John Johnson lectures on pastoral leadership in African American churches. His presentation is full of informative history and practical exhortations to loving and courageous pastoral leadership.
Pastor Johnson has served St. Paul Missionary Baptist Church in Starkville, Mississippi for 17 years. On Easter he preaches his first sermon as the newly elected pastor of Antioch Missionary Baptist Church in Houston, Texas.
Talkative: “What difference is there between crying out against, and abhorring of Sin?Faithful: Oh! a great deal: A man may cry out against Sin, of Policy, but he cannot abhor it but by virtue of a godly antipathy against it: I have heard many cry out again Sin in the Pulpit, who yet can abide it well enough in the Heart, House, and Conversation.
Reformed Theological Seminary welcomes Dr. L. Michael Morales as our guest speaker for the 2018 Biblical Theology Conference in Jackson, MS, March 21 to 22. This year’s conference is entitled “A Biblical Theology of the Book of Numbers” and includes three lectures presented by Morales. Following lunch, there will be a Q&A discussion.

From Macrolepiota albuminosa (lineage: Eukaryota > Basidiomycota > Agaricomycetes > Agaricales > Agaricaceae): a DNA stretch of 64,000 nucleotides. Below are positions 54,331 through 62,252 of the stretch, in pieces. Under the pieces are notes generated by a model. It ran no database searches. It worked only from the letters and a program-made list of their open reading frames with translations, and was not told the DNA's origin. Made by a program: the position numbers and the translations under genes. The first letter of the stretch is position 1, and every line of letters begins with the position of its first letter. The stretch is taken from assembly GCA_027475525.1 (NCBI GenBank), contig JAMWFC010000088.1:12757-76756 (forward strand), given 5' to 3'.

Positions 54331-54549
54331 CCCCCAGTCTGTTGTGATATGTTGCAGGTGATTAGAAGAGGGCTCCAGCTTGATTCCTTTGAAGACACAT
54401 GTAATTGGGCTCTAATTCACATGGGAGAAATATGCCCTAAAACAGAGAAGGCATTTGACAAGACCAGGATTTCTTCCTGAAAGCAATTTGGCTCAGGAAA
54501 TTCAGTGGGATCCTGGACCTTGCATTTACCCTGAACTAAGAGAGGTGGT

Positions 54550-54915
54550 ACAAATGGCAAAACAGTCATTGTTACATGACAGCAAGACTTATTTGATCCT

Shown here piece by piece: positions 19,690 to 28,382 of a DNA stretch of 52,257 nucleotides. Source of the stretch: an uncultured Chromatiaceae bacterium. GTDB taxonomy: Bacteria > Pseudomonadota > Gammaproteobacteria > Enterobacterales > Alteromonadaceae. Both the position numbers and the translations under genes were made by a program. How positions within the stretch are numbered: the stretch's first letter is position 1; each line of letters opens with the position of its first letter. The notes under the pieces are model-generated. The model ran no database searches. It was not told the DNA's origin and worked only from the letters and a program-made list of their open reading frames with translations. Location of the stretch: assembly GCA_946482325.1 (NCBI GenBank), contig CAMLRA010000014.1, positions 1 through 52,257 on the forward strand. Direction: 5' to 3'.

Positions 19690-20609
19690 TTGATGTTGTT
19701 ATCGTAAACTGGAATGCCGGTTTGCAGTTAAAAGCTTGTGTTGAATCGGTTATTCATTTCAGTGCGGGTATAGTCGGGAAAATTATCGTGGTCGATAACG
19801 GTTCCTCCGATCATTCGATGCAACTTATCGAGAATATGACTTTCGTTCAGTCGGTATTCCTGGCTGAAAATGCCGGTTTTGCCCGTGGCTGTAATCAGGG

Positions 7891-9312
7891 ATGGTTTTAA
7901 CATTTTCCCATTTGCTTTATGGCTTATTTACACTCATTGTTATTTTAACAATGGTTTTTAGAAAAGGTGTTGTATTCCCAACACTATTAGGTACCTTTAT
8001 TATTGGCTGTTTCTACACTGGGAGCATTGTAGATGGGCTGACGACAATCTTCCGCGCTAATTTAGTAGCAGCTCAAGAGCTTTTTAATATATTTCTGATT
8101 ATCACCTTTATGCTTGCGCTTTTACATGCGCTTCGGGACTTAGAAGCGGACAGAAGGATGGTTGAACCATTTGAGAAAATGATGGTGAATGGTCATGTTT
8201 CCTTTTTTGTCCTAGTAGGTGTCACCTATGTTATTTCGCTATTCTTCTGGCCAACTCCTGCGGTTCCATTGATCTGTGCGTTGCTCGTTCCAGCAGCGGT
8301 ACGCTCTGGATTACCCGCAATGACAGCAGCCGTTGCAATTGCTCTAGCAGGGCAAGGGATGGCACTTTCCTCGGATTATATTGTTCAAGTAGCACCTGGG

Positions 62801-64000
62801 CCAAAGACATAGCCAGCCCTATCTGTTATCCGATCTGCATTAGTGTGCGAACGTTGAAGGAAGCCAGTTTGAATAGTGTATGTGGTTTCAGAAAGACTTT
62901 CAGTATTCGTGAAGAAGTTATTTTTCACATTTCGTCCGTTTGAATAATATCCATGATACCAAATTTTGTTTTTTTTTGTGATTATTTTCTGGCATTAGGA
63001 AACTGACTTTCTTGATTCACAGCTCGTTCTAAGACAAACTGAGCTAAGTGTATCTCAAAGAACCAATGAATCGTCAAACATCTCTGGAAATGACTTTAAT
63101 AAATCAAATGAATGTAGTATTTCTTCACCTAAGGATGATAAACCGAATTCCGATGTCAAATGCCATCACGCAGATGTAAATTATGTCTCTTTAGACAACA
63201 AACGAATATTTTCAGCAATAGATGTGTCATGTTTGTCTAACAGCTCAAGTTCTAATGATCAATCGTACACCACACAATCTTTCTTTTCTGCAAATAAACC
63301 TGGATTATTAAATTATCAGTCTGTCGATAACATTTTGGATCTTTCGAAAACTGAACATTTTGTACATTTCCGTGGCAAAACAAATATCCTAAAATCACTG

Dr. L. Michael Morales, Professor of Biblical Studies at Greenville Presbyterian Theological Seminary, has served as an adjunct professor at Reformed Theological Seminary since 2011. He has also served as a teaching elder in the PCA and has authored three books, including, Who Shall Ascend the Mountain of the Lord? He is married to Elise and they have four children: Armando, Diego, Alejandro, and Andres.
Wednesday, March 21:
11:00am -12:00pm | Grace Chapel
Lecture #1: “The Paradigm of Israel’s Camp in the Wilderness”
12:00pm -12:45pm | Patterson’s Porch
Lunch and Q&A
6:30pm -7:30pm | First Presbyterian Church
Lecture #2: “The Priesthood of Israel’s Camp in the Wilderness”
Thursday, March 22:
11:00am -12:00pm | Grace Chapel
Lecture #3: “The Purity of Israel’s Camp in the Wilderness”